Please note that future development of this work (including Telugu RTS for SCIM) can be found at the Swecha localization project’s wiki and also at Wikipedia. Also, this article was originally written during the fall of 2004.
- Common problems and solutions
For several months, I had been using the Yudit program’s Roman-to-Indic transliteration engine, which is based upon the Rice Transliteration Standard (RTS) for writing text in Telugu. I often wondered, “Wouldn’t it be great if such functionality existed in all programs?”
Luckily, I soon found out about the existence of exactly such capability, via the Internet Intranet Input Method Framework (IIIMF) Unicode Table (UNIT) Language Engine (LE), from the Fedora Core release notes. Whilst investigating the IIIMF website, I found some screenshots and was immediately impressed!
However, when I went to try out the IIIMF UNIT LE in person, I was disappointed to find that the existing Telugu IIIMF code-table merely re- mapped the keyboard according to the INSCRIPT specification. Frustrated and empowered to add transliteration support for Telugu, I adapted the RTS key-map from Yudit into a code-table usable by the IIIMF. I have submitted the code-table to the IIIMF UNIT LE group where it is currently under review.
Download the Telugu RTS code-table for the IIIMF UNIT LE.
See the IIIMF UNIT LE documentation for writing your own code-table.
See the official Fedora IIIMF FAQ for configuring your IIIMF client (GIMLET).
See the unofficial Fedora FAQ for configuring the yum utility.
See బాగుంది.కాం’s tutorial on RTS transliteration. Note that some combinations presented there do not follow the RTS.
See the original RTS specification, which was written back in 1992, for a tutorial on Telugu RTS.
See the official International Institute of Information Technology (IIIT) Hyderabad, Language Technology Resource Centre (LTRC) online services for Indian dictionaries.
The following instructions pertain mostly to the Fedora Core GNU/Linux distribution. However, the process should be quite similar on all GNU/Linux distributions.
Before we get started, install the necessary IIIMF packages as the super user (root):
yum install 'iiimf**'
$UNIT variable will be used to keep track of the path to your UNIT LE
If you are using Fedora Core 3, then execute:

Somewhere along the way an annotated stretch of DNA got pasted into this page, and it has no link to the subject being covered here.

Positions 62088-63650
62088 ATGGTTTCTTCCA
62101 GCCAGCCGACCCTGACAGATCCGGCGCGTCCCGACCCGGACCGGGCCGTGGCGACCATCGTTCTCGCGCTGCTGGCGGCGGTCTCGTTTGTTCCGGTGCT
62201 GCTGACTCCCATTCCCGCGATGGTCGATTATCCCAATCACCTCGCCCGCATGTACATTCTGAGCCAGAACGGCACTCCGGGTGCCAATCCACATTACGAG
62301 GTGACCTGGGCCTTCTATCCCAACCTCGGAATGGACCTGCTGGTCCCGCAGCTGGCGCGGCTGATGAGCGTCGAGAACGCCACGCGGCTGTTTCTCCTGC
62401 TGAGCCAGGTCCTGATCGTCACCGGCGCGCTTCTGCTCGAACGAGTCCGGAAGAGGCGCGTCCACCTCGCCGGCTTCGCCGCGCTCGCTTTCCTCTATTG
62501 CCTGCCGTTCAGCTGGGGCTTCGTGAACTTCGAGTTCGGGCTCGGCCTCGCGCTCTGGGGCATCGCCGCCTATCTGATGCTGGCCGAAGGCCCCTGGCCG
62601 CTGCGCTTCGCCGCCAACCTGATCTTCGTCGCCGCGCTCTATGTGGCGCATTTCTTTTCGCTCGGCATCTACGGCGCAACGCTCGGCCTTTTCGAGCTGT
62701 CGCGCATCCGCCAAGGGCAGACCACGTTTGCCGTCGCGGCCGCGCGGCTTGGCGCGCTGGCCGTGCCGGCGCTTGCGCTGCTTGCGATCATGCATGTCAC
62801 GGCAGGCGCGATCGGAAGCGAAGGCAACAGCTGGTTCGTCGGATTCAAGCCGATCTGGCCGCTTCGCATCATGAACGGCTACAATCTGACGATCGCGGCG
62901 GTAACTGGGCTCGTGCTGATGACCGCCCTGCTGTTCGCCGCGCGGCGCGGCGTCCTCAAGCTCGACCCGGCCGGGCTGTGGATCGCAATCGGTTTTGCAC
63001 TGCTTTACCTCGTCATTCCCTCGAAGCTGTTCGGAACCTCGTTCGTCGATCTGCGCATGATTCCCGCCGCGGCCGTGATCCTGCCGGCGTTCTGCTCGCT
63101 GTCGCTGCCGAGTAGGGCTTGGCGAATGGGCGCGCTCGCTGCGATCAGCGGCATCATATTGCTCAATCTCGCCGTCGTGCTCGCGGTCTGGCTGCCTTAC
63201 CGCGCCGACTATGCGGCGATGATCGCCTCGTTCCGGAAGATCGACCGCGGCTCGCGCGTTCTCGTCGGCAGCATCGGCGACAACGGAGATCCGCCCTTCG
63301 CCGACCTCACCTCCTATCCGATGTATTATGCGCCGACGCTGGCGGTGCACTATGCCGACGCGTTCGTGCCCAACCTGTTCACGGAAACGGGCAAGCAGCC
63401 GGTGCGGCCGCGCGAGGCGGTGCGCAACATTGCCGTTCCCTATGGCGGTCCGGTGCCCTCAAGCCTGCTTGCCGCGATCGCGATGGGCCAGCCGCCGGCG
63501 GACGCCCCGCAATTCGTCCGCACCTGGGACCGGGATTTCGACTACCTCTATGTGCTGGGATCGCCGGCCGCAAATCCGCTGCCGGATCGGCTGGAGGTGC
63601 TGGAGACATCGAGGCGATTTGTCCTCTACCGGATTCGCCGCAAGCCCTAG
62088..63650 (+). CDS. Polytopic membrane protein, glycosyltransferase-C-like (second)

If you are using Fedora Core 4, then execute:
If you are using a different GNU/Linux distribution and know where your UNIT LE installation resides, simply point the $UNIT variable to the path of your UNIT LE installation. Otherwise, try execute the following and see if it uncovers the path to your UNIT LE installation:
find /usr -name txt2bin -type f -print 2>/dev/null | sed 's/common.**$//'
$FONT variable will be used to keep track of the path to your X
server’s fonts directory.
If you want to install fonts globally and are using Fedora Core 3 or 4, then execute:
If you want to install fonts to your home directory, then execute:
Download the Indic fonts and extract them into $FONT. Note that you do not need to be logged-in as root for this part if you are installing fonts into your home directory.
mkdir $FONT tar -vzxf indic-otf-0.2.tar.gz cp -iv indic/OpenType/**ttf $FONT mkfontscale $FONT mkfontdir $FONT
Download the Telugu RTS code-table and convert it into a binary format using the txt2bin utility:
$UNIT/common/txt2bin telugu_rts.utf telugu_rts.data
As the super user (root), copy the binary code-table file into the IIIMF UNIT locale directory:
cp telugu_rts.data $UNIT/TELUGU/data/
As the super user (root), edit the
$UNIT/sysime.cfgfile so that its “[ te_IN ]” section appears like the following.
[ te_IN ] telugu_rts common/ctim.so TELUGU inscript common/ctim.so TELUGU
As the super user (root), restart the IIIMF server:
/sbin/service iiim restart
Exit out of your graphical desktop environment if any are currently running.
Restart the X server by pressing the Control, Alt, and Backspace keys simultaneously, or by executing the following command as the super user (root):
/sbin/telinit 3 && /sbin/telinit 5
If you see no languages or only some languages listed in the “Add or Remove languages” window of the GIMLET client program, then the following will be of interest to you.
As noted in Fedora’s IIIMF FAQ, if you use a locale that is not associated with a certain language, and want to use IIIMF to write in that language, then run the following commands and restart the X server (see instructions above).
mkdir ~/.xinput.d ln -s /etc/X11/xinit/xinput.d/iiimf ~/.xinput.d/default
Now you should be able to write in any language, regardless of which locale you are currently using.
As stated in the Fedora Core 3 release notes, you can enable the beautiful rendering of indic fonts in Mozilla by setting the following environment variable before running it, or by placing the following in your shell’s resource file (in my case, this file is ~/.bashrc because I use the GNU BASH shell):
In Fedora Core 3, the GIMLET client sometimes fails to enable the language in which I want to write in. The following crude procedure (alike whacking an old television set on its side when its picture is distorted) seems to make it work again, most of the time.
As root, I repeatedly jump-start the IIIMF server until it reports that it has succeeded in disabling and re-enabling itself:
# service iiim restart Stopping IIIMF input server: [ OK ] Starting IIIMF input server: [ OK ]